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Meals for minds: Hatibandha’s school food program

Child and teacher hold fruits

Students were proud to share food with their peers, on behalf of their families.

The school day can be long a tiring for any child, especially on an empty stomach. But, in Hatibandha, Bangladesh – where nearly half of the population earns less than $1 a day – many children attended school until 4pm without enough, or any, food to sustain them. As a result, they found it difficult to concentrate in class and would often leave school early, missing crucial lessons.

In fact, 2/3 of children living in Hatibandha do not complete elementary school and less than 50% of the entire population is literate. Recognizing the importance of education in achieving a better life, the community identified an opportunity for change.

During March of 2014, teachers and parents of 180 students from a local primary school, along with members of a newly-formed School Management Committee, prompted the idea of a mid-day meal program. Thanks to the support of our Community Sponsorship donors, Plan was able to support the initiative and mobilize a plan of action.

Hungry for change

To start, parents were asked to offer a contribution every day, whether it be rice, vegetables, firewood or time as a volunteer to do the cooking – a request they were more than willing to fulfill.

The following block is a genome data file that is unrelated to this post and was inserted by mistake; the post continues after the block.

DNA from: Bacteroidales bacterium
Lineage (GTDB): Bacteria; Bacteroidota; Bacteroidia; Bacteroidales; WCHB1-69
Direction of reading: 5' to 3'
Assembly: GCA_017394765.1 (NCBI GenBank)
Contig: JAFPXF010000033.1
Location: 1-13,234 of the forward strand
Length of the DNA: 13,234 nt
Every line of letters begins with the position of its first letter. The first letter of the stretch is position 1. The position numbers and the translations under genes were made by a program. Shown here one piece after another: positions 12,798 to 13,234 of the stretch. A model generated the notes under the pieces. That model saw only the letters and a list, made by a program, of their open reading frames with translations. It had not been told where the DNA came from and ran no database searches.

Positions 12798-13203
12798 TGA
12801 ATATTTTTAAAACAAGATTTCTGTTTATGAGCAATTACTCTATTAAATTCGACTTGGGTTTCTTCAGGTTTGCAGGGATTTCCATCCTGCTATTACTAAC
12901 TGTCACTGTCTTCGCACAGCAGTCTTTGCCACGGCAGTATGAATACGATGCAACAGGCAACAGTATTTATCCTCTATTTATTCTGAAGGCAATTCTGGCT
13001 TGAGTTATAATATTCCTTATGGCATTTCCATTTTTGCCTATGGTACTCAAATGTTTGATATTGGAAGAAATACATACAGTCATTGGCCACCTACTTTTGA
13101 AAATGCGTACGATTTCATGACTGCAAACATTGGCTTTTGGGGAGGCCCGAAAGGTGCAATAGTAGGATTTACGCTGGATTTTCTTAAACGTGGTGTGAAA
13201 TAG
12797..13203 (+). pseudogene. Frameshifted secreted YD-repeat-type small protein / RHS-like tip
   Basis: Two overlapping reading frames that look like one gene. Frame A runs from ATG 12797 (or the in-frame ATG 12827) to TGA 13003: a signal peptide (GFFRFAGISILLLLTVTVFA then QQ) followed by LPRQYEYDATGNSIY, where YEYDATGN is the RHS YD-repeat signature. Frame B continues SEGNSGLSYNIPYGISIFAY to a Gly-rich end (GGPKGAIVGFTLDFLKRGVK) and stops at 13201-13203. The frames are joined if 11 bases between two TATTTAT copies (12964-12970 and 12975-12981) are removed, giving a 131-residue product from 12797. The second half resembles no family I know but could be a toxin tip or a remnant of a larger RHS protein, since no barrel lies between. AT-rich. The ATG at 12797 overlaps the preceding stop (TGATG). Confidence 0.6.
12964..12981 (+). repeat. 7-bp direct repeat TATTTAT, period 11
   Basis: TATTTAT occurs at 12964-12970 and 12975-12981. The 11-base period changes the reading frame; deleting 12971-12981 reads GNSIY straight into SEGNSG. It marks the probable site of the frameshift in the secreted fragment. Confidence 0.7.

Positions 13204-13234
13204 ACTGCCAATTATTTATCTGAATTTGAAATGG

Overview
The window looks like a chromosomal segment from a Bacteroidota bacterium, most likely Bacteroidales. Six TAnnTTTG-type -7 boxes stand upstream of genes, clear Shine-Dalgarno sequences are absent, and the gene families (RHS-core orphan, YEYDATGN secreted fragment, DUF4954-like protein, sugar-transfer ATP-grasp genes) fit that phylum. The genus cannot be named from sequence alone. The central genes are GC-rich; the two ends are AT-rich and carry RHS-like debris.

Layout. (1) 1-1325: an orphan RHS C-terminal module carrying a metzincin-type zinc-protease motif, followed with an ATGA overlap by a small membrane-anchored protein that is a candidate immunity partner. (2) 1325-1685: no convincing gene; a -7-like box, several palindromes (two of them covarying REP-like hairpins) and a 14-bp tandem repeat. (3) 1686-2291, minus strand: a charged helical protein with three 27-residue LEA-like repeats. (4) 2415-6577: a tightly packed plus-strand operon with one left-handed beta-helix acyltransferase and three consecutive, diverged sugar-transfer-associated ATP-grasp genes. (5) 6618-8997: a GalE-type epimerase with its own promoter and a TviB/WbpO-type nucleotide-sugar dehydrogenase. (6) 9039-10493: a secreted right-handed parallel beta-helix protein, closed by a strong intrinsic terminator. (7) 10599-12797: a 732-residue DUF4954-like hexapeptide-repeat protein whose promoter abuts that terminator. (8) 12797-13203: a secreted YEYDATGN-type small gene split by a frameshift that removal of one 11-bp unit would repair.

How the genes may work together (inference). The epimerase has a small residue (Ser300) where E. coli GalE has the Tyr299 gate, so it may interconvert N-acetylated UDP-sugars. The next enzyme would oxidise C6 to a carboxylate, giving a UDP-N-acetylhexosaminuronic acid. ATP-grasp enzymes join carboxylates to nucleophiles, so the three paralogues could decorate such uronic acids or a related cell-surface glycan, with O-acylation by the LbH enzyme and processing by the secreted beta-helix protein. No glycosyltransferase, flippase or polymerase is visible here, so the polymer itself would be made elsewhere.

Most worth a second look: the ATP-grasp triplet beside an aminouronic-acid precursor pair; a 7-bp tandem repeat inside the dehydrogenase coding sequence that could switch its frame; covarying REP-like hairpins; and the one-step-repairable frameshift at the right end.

“I welcomed this initiative,” said Hasna, 39, a mother from the village. “I provided rice, vegetables, and necessary items to cook food for my children. Now I am tension-free, as my child is no longer hungry at school.”

And it was not just the parents and teachers of the school who were eager to get involved: much to everyone’s delight, the project was met with huge enthusiasm by the entire community! Locals and business owners approached the team, offering a wide range of items including ingredients like salt, oil, utensils and spices. They even committed to donating monthly cash and construction materials – like bamboo – for building a viable kitchen within the school.

In the end, the school collected all of the equipment and supplies needed to construct a proper kitchen at the school, complete with a stove and hand washing devices to ensure proper sanitation.

Feeding minds, strengthening communities
Students eat lunch at school.

180 students now have a balanced, healthy meal every day of the school week.

By the end of March, 2014 – in just a month’s time – parents, community members, and even the local Member of Parliament attended an inaugural event, marking the first – but certainly not the last – time the school’s students received a nutritious lunch.

“Yesterday my mother had given me a pumpkin, which grew in our courtyard and I brought it for my teacher to cook. I enjoyed the pumpkin meal with my friends,” said Nishi, 11, a grade 5 student who also appreciates the communal and social aspects of the meal-based project.

To ensure the longevity of the program and the health and well-being of these children, Plan continues to support teachers in tracking impact by monitoring the growth of the students – both physically (weight, height, eye sight) and mentally (retention rates, engagement with course material). According Babita, who is in grade 4 at the primary school, children have already seen the benefits – absorbing more nutrients, knowledge, and energy.

“Now, I am very happy to attend school. I don’t feel bored or unmindful during class because I have a meal every day at school,” said Babita.

Thanks to generous donors, Hatibandha’s community sponsorship is fully funded.

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